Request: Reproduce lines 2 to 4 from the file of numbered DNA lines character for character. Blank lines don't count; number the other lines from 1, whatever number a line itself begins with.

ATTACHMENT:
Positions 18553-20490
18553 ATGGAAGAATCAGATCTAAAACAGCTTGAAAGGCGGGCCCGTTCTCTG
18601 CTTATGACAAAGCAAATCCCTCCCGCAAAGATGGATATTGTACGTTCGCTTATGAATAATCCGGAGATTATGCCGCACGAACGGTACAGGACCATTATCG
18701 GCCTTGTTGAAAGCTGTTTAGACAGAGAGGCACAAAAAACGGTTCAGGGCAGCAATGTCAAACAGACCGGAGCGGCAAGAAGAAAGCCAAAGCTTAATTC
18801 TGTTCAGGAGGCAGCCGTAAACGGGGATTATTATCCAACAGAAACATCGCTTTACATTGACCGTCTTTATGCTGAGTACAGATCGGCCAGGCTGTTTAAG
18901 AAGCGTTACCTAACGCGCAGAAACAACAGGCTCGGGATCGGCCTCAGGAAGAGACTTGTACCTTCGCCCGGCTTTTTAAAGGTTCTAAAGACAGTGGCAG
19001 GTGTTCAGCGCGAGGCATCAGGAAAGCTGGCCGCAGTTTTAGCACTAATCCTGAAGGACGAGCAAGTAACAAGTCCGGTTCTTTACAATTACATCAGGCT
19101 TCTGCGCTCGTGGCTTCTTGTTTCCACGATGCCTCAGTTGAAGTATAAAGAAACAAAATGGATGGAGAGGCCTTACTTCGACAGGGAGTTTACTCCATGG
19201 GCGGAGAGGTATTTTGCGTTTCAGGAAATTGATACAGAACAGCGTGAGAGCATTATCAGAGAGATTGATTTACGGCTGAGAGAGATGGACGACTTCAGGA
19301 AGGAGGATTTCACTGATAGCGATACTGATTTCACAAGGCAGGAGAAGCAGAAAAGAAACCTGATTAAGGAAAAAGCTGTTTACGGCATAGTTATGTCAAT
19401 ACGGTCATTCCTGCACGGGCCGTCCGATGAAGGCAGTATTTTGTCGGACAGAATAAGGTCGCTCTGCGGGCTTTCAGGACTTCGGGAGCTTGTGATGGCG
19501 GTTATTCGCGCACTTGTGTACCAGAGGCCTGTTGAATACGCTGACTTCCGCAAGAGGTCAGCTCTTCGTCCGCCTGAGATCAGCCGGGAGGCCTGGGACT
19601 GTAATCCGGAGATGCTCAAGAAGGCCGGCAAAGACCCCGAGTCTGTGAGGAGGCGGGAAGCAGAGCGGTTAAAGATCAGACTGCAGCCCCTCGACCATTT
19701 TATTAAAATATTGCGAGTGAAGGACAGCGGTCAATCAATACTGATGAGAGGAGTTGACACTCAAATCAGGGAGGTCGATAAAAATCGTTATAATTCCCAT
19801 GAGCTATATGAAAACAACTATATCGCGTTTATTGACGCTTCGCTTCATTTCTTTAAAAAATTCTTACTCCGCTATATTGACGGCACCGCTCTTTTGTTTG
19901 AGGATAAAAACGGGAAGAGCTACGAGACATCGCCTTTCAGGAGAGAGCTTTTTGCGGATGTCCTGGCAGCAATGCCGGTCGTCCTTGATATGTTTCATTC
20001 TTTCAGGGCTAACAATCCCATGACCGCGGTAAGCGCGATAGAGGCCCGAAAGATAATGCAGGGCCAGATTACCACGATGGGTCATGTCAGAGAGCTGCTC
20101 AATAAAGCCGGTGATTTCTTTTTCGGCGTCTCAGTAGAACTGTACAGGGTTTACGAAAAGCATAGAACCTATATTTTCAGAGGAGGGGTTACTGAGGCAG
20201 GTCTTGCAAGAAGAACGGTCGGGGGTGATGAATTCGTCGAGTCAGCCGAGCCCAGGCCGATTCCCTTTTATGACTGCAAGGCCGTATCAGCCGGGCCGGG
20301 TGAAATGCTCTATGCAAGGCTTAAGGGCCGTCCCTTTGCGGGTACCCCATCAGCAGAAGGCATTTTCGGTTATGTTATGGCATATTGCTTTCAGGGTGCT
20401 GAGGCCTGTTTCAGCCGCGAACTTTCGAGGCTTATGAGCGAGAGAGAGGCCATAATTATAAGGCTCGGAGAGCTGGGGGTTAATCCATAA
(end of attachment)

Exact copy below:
18553 ATGGAAGAATCAGATCTAAAACAGCTTGAAAGGCGGGCCCGTTCTCTG
18601 CTTATGACAAAGCAAATCCCTCCCGCAAAGATGGATATTGTACGTTCGCTTATGAATAATCCGGAGATTATGCCGCACGAACGGTACAGGACCATTATCG
18701 GCCTTGTTGAAAGCTGTTTAGACAGAGAGGCACAAAAAACGGTTCAGGGCAGCAATGTCAAACAGACCGGAGCGGCAAGAAGAAAGCCAAAGCTTAATTC